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Singularity University's Salim Ismail on the Age of Technological Disruption

"All of the structures that we use to run the world today— our civics, our politics, our legal systems, healthcare, education— are all structured for a world...
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Mind (un?)fitting the future
Humanity needs a new design and architecture of mind to fit the future
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Ruby Wax on Neuroplasticity: "You're the Architect of Your Own Brain" | Big Think

Ruby Wax on Neuroplasticity: "You're the Architect of Your Own Brain" | Big Think | Mind (un?)fitting the future | Scoop.it
Ruby Wax gave up a career in comedy to study the brain. In this video, she explains the therapeutic qualities of neuroplasticity.
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Can an online quiz spot a psychopath?

Can an online quiz spot a psychopath? | Mind (un?)fitting the future | Scoop.it
Online quizzes claim to unmask the psychopaths among us. But just how accurate are these tests?
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Forget the internet of things – we need an internet of people

Forget the internet of things – we need an internet of people | Mind (un?)fitting the future | Scoop.it
From cars to umbrellas, everyday objects are becoming increasingly connected. But the question we need to ask is – should they be?
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Professor Nita Farahany on the ethical implications of neuroscience for the law

Professor Nita Farahany on the ethical implications of neuroscience for the law | Mind (un?)fitting the future | Scoop.it
Renown academic and presidential advisor Nita Farahany recently spoke with BioEdge about neuroscience and the law.
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A.D.H.D. Drugs Are Equalizers in a Stressful World, If Used Properly

A.D.H.D. Drugs Are Equalizers in a Stressful World, If Used Properly | Mind (un?)fitting the future | Scoop.it
Prohibition never works. The best approach is to learn more about the drugs, regulate them and teach people about them.
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Would You Vote for a Gay or Atheist President in 2016? | Big Think

Would You Vote for a Gay or Atheist President in 2016?  | Big Think | Mind (un?)fitting the future | Scoop.it
Americans are more likely to vote for a gay candidate than an atheist
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Morality and the Idea of Progress in Silicon Valley

Morality and the Idea of Progress in Silicon Valley | Mind (un?)fitting the future | Scoop.it
Silicon Valley's amorality problem arises from the blind faith many place in progress. The narrative of progress provides moral cover to the tech industry and lulls people into thinking they no lon...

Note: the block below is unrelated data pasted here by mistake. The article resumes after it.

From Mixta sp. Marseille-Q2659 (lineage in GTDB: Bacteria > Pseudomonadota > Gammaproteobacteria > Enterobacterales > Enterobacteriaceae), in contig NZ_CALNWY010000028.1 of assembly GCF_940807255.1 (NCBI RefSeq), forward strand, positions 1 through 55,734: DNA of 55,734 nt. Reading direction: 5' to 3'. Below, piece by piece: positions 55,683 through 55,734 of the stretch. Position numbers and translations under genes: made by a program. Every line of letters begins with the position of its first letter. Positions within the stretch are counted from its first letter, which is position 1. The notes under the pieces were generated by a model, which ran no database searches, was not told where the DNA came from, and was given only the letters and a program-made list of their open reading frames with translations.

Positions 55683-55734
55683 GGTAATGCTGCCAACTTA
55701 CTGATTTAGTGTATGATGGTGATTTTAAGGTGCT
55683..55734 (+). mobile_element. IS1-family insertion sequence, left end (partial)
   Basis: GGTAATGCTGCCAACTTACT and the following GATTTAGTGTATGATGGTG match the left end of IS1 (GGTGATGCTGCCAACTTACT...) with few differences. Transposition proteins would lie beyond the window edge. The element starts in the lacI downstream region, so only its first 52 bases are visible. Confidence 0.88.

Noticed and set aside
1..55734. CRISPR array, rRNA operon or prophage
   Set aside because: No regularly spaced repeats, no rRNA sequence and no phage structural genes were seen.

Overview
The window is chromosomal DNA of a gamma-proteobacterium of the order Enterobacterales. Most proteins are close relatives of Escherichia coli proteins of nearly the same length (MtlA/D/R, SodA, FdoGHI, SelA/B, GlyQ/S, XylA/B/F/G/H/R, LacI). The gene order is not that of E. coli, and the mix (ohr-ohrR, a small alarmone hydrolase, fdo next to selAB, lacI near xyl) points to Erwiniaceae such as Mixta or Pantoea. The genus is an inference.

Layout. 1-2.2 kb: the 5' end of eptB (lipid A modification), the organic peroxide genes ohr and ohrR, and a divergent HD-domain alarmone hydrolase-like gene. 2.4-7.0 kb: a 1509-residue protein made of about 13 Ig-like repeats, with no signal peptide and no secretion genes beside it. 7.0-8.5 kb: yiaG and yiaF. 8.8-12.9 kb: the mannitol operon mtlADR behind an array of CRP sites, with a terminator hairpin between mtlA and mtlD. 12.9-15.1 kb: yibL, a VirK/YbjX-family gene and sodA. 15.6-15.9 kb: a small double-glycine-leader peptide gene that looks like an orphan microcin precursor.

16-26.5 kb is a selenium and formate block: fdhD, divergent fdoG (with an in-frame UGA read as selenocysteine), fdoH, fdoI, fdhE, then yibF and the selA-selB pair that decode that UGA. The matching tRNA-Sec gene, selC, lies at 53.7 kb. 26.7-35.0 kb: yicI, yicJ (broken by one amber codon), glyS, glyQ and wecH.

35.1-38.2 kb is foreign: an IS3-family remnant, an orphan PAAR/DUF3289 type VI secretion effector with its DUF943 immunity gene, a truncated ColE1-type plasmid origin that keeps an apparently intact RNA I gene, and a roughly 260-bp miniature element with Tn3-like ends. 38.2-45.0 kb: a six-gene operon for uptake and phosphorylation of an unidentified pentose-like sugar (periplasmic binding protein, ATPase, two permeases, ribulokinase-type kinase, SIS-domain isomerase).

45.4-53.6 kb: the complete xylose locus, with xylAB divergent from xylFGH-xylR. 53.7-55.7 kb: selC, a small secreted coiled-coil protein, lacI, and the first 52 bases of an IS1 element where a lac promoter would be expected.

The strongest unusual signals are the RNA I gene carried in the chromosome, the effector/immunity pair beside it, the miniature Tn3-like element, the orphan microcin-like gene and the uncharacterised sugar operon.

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Why People Care More About Pets Than Other Humans | WIRED

Why People Care More About Pets Than Other Humans | WIRED | Mind (un?)fitting the future | Scoop.it
90 percent of pet owners think of their dogs and cats as members of the family. These relationships have benefits. For example, in a survey by the American Animal Hospital Association, 40 percent of married female dog owners reported they received more emotional support from their pet than from their husband or their kids.
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The Science Of Why You Should Spend Your Money On Experiences, Not Things

The Science Of Why You Should Spend Your Money On Experiences, Not Things | Mind (un?)fitting the future | Scoop.it
You don't have infinite money. Spend it on stuff that research says makes you happy.
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The Backfire Effect: When Correcting False Beliefs Has the Opposite of the Intended Effect | Big Think

The Backfire Effect: When Correcting False Beliefs Has the Opposite of the Intended Effect | Big Think | Mind (un?)fitting the future | Scoop.it
How providing people with evidence about the safety and effectiveness of vaccines can backfire.
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Can We Trust Robot Cars to Make Hard Choices?

Can We Trust Robot Cars to Make Hard Choices? | Mind (un?)fitting the future | Scoop.it
The ethics of robot cars has been a hot topic recently. In particular, if a robot car encounters a situation where it is forced to hit one person or another—which should it choose and how does it m...
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Can an Algorithm Hire Better Than a Human?

Can an Algorithm Hire Better Than a Human? | Mind (un?)fitting the future | Scoop.it
Start-ups say they can eliminate biases and create more skilled and diverse workplaces, but data science will probably need human supervision.
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The Good, The Bad and The Robot: Experts Are Trying to Make Machines Be "Moral"

The Good, The Bad and The Robot: Experts Are Trying to Make Machines Be "Moral" | Mind (un?)fitting the future | Scoop.it
Good vs. bad. Right vs. wrong. Human beings begin to learn the difference before we learn to speak—and thankfully so. We owe much of our success as a species to our capacity for moral reasoning. It’s the glue that holds human social groups together, the key to our fraught but effective ability to cooperate. We are (most believe) the lone moral agents on planet Earth—but this may not last. The day may come soon when we are forced to share this status with a new kind of being, one whose intelligen
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The Last Word On Nothing | The trolley and the psychopath

The Last Word On Nothing | The trolley and the psychopath | Mind (un?)fitting the future | Scoop.it
Not only does a “utilitarian” response (“just kill the fat guy”) not actual reflect a utilitarian outlook, it may actually be driven by broad antisocial tendencies, such as lowered empathy and a reduced aversion to causing someone harm.